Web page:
UK wants America to stop treating haggis like it's North Korea
The UK government wants the humble haggis to be treated fairly by the US government. They want to overturn a long ban on the traditional Scottish meal.
This is all because Environment Secretary Owen Paterson has nothing better to do when they meet up with Barack Obama's senior officials this week.
If you didn't know, haggis imports have been banned since 1971 in America because the States' food standards agency prohibits sheep lungs into the country. Unless they're inside a living sheep, you'd assume.
Of course, sheep lungs are one of the key ingredients of haggis. It is also made of sheep stomach and filled up with sheep liver, lungs and heart, oatmeal, onion, suet and seasoning. If you think that sounds gross, don't ever find out what is put into sausages or fairground burgers.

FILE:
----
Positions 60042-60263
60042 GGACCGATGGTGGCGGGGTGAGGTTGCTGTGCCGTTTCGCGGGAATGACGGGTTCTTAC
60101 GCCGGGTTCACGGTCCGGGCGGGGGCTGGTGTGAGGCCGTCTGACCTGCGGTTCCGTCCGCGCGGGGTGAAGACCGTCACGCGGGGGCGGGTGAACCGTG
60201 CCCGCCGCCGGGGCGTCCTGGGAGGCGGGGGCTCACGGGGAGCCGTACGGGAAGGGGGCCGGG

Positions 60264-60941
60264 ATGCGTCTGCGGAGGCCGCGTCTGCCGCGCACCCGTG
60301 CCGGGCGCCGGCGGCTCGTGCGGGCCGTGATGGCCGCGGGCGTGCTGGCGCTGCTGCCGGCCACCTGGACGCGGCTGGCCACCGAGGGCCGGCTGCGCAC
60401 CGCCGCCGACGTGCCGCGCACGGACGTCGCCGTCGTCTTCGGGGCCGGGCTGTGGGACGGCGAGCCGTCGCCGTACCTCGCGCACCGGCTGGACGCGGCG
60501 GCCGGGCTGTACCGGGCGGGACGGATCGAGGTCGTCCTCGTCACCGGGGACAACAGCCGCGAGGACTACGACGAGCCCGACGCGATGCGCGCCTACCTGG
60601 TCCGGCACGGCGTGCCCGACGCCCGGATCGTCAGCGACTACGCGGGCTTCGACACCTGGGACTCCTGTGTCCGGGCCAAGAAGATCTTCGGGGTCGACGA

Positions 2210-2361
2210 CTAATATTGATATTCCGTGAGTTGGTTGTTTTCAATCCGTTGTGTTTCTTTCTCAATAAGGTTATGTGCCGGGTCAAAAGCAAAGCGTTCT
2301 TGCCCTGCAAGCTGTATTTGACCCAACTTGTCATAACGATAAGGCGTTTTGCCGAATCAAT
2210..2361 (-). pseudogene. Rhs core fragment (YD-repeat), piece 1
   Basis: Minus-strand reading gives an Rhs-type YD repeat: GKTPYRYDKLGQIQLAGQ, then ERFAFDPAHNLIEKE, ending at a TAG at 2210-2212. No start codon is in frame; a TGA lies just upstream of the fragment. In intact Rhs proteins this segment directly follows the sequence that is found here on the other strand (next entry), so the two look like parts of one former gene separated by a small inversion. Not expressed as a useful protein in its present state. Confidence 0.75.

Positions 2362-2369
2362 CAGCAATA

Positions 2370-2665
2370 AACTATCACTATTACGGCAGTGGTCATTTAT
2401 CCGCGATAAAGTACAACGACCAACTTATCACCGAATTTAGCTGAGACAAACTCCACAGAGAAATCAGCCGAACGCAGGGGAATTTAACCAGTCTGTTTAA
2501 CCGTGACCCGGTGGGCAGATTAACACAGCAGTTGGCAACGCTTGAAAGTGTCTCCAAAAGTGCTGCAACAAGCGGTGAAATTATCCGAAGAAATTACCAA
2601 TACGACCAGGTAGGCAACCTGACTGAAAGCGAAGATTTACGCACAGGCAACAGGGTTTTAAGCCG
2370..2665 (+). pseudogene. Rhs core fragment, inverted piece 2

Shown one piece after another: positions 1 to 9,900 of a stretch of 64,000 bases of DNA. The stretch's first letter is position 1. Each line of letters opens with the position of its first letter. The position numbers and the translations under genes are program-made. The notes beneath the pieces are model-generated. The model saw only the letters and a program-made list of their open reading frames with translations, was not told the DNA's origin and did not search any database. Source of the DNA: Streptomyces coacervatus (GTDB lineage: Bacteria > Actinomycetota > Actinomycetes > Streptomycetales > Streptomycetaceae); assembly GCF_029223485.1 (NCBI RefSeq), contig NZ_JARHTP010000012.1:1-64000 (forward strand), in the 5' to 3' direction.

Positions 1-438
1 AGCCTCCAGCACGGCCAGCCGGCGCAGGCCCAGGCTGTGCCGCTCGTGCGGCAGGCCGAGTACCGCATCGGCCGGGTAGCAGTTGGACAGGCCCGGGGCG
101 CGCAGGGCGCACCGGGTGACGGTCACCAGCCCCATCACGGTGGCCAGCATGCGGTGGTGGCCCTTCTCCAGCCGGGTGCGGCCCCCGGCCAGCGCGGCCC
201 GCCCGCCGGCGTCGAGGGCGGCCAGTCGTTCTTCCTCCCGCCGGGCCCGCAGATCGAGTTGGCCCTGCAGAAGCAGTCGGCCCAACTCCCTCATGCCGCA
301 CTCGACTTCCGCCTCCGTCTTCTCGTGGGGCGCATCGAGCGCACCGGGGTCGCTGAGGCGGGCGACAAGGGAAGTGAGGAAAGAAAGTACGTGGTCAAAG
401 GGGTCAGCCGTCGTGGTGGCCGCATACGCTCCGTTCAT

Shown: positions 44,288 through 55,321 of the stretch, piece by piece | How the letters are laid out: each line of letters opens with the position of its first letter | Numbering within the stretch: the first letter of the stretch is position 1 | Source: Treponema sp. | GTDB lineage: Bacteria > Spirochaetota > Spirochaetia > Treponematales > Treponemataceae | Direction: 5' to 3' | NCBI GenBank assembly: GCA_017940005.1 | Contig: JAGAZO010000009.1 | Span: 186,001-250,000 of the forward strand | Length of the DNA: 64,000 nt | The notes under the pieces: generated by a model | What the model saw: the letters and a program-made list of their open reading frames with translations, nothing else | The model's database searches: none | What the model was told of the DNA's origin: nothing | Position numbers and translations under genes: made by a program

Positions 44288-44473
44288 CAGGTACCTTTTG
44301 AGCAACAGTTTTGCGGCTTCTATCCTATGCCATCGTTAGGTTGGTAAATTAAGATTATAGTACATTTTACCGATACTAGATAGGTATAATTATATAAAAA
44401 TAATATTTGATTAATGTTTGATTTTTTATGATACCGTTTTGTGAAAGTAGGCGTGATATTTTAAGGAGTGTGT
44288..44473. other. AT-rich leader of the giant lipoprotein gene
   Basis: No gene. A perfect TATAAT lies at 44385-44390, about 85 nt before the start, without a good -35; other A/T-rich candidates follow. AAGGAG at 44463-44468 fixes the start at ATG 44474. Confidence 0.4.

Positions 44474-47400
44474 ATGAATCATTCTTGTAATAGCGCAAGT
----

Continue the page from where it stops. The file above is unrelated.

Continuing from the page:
The USA is looking at reopening their market to EU beef following a ban put in place in the Nineties after the whole BSE scare. The Scottish, recognising some American generosity, want haggis on the plates of the USofA.
Paterson said: "I share many haggis producers' disappointment that American diners are currently unable to enjoy the taste of Scotland's wonderful national dish in their own country. I am meeting my US counterpart today to discuss how we can begin exporting it, particularly as so many Americans enjoy celebrating their Scottish heritage."
"This government has opened many markets for our home-grown food and drink businesses. I will continue to do everything I can to boost exports of everything from whisky to haggis to support Scotland's farmers and rural economy."
Seeing as there's around 9 million Americans claiming to have Scottish ancestry, there's good money to be made if the ban is lifted, which is good for Scottish producers.
The haggis market is currently worth around £15m in the UK alone.
We look forward to the McDonald's embracing Scotland with promotional Burns' Night haggis burgers with deep fried tatties and neeps, and the resultant Scottish outrage.